Books, science fiction

Some Stone Spring

My review of Stephen Baxter’s latest novel, Stone Spring, appeared at Strange Horizons on Wednesday. The lead time on this one has been rather long, and, between completing the piece and seeing it published, Jonathan McCalmont had his say on the book at The Zone. I’d earmarked it as something to come back to when my own review saw the light of day, as a sort of companion piece on this blog – and then, huzzah, Jonathan gave me an even better excuse to do so by actually commenting on it:

I was also really impressed by the way in which the characters in Stone Spring were effectively crushed beneath the weight of their positions in society. Shadow in particular is a fascinating character as he is a sensitive and introspective young man who is transformed into an imperialistic despot simply because chance results in his taking up the position of Root. There’s something very Classical in that, you could read Stone Spring almost as a tragedy.

I half agree, half disagree, with this assessment – as I do with Mr McC’s piece at The Zone. Here’s why: whilst the outside-in theory of characterisation he very usefully applies to Stone Spring is revealing and intriguing, I’m not sure it’s quite what Baxter is doing – or, rather, that it is all that is going on. I think Jonathan and I agree that Stone Spring is basically a novel about human societies, how they are formed and the ways in which they develop. It’s also a novel about how society acts upon the individual – and yet, I think, it allows more space for individual motivation, for irrational responses rather than determinist reflexes.

In my review, I describe my experience of the novel essentially as soap opera: that it wobbles at the edges, but its central characters and family dyanmics remain compelling enough to see the whole ambitious concept to safe harbour. Jonathan, too, ultimately agrees that the novel is “told on a very human scale”, but where I emphasise the continuity Baxter establishes between his Mesolithic peoples and ourselves, Jonathan points to a great chasm of self which exists between us. I like this approach, and think it leads us towards the ways in which Baxter’s prehistoric cultures are successfully alien. Yet characters in Stone Spring also talk about fundamental human nature, display strong personal (not social) attachment to family, and often follow selfish, rather than corporate, aims. Shade can be seen as the hoary good boy wronged as much as any study in social action and individual reaction. There’s a middle ground between our emphases, I think, where the true novel lies. It’s a fine work of fiction which can support both sides of the argument, though.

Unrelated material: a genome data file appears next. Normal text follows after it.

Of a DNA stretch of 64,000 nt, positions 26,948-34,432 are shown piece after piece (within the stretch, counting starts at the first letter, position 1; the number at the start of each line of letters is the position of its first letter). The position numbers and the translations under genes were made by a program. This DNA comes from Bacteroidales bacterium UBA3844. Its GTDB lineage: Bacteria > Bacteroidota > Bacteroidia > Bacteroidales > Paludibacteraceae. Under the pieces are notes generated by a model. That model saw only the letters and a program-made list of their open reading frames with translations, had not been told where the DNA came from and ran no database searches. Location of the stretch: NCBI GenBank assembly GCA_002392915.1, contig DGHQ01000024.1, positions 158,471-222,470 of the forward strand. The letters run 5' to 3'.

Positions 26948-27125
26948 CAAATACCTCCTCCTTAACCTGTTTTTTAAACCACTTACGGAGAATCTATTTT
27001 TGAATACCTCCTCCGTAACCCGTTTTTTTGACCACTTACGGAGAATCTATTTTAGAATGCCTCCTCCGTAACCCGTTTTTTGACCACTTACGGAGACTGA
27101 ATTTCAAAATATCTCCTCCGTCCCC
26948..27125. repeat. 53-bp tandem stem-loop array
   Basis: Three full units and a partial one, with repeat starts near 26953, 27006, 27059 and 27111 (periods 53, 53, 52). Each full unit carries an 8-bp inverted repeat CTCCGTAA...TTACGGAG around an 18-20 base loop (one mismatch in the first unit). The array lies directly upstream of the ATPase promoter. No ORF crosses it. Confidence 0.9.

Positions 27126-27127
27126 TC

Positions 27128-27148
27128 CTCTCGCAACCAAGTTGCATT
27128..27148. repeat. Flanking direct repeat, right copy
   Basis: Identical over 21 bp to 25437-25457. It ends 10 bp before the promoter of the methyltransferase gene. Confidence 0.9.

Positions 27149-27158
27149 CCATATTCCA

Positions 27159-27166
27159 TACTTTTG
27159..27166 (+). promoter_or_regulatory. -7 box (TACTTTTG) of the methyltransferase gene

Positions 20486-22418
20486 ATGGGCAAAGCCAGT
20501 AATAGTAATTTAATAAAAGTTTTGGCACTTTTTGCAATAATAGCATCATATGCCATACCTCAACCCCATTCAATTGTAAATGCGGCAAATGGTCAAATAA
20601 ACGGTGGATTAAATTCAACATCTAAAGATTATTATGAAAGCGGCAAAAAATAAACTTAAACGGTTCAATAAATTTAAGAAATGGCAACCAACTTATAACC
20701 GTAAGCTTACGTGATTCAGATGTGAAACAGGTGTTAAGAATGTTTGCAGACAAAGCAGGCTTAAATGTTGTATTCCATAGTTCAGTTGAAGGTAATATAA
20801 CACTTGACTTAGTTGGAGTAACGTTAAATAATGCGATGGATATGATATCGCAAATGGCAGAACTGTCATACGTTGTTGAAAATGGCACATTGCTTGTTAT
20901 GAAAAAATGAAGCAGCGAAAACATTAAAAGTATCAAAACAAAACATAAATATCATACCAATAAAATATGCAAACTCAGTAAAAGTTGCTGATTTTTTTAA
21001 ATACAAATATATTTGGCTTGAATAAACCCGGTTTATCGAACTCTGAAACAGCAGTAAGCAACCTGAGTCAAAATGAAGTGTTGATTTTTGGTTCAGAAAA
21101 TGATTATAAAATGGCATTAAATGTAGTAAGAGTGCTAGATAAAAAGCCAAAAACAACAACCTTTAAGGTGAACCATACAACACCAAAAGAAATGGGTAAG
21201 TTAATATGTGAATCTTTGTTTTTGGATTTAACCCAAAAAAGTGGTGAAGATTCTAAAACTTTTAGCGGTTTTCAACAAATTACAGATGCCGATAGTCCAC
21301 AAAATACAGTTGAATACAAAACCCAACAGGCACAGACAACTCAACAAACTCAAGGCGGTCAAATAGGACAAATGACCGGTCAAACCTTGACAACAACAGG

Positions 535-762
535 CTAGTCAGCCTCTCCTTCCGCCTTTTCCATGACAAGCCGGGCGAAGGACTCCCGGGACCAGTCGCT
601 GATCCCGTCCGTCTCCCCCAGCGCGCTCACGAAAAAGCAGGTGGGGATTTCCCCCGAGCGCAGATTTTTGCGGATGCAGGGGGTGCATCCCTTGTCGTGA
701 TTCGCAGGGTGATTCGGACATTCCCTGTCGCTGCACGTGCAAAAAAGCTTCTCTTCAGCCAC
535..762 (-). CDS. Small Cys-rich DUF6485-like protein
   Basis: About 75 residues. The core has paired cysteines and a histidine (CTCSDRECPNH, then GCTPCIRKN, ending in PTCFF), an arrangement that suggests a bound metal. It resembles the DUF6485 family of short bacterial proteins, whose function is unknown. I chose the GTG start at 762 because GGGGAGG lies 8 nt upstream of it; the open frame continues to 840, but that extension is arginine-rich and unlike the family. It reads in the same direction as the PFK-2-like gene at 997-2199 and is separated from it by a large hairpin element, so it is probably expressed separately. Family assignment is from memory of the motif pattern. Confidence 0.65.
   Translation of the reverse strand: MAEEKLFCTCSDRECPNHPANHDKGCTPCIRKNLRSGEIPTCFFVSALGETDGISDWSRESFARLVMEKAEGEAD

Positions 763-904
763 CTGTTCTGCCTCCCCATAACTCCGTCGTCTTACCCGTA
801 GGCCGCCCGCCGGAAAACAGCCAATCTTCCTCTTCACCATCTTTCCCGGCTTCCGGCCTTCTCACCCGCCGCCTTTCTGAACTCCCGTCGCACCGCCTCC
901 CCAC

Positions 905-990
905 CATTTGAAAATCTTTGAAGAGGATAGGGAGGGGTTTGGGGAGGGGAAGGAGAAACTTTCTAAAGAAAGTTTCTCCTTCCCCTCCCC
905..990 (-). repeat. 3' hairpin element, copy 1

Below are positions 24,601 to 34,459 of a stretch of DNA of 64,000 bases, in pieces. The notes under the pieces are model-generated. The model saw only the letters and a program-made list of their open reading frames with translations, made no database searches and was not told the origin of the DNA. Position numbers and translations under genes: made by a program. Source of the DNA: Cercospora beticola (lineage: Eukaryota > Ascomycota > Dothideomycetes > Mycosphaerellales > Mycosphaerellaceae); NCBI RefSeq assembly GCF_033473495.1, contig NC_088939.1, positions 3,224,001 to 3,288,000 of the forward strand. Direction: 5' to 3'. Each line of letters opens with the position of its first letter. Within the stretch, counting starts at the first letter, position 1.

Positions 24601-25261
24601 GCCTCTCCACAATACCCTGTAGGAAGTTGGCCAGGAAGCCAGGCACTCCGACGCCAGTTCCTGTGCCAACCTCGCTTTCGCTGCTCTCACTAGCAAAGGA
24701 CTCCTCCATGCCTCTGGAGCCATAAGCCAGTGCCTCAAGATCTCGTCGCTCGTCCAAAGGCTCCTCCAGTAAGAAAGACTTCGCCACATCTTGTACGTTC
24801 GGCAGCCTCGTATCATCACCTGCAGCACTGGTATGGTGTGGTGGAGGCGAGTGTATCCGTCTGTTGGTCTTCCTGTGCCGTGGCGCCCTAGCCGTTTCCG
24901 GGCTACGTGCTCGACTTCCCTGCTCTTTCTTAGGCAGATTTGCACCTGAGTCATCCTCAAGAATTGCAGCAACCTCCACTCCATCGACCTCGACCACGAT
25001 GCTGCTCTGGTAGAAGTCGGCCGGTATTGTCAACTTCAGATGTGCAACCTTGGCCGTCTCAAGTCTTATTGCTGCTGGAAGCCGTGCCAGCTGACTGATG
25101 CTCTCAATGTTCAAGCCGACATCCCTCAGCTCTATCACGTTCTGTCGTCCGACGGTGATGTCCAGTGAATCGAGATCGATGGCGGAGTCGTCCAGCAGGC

2 thoughts on “Some Stone Spring

  1. Dan,

    What drew me to the idea that Baxter was using a classical approach to characterisation rather than a modern post-Shakespearean one is the fact that, while the characters are clearly conflicted about the roles they are forced to play, we never get much of a sense of why they put themselves in these positions.

    For example, why is the sister so desperate for power? why is the woman who takes over the society so ruthless? Baxter doesn’t give them very clear motivations and so I assumed that the motivations sprang not from their inner selves but rather from their structural positions in society. They are effectively anchor points through which abstract social forces connect with the world.

    The characters rage against this because I think that Baxter’s stone-age humans are psychologically much like us (unlike the classical characters through whom forces and modes of being act in the ancient tragedies), it is just that they are crushed beneath the structural forces that surround them.

    One could actually read Stone Spring using Julian Jayne’s The Origins of Consciousness in the Breakdown of the Bicameral Mind as I think that the social forces act through the book’s characters in much the same way as the gods acted through the Homeric characters.

  2. danhartland says:

    Bicameralism must be a meme in circulation – Prof Roberts recently suggested McDonald was doing just the same in The Dervish House!

    In part it’s that I distrust ‘the author didn’t show me, so I filled in the gap myself’ as a rationale for the theory; partly it’s simply that I think the characters are pretty sufficiently and clearly set up in the ways you describe: that is, it’s not that I disagree with you (of course they, like us, are buffeted by the social structures that surround them) … just that I think it’s possible to make too much of it. I guess I’m not as sure as you that the theory explains the whole novel?

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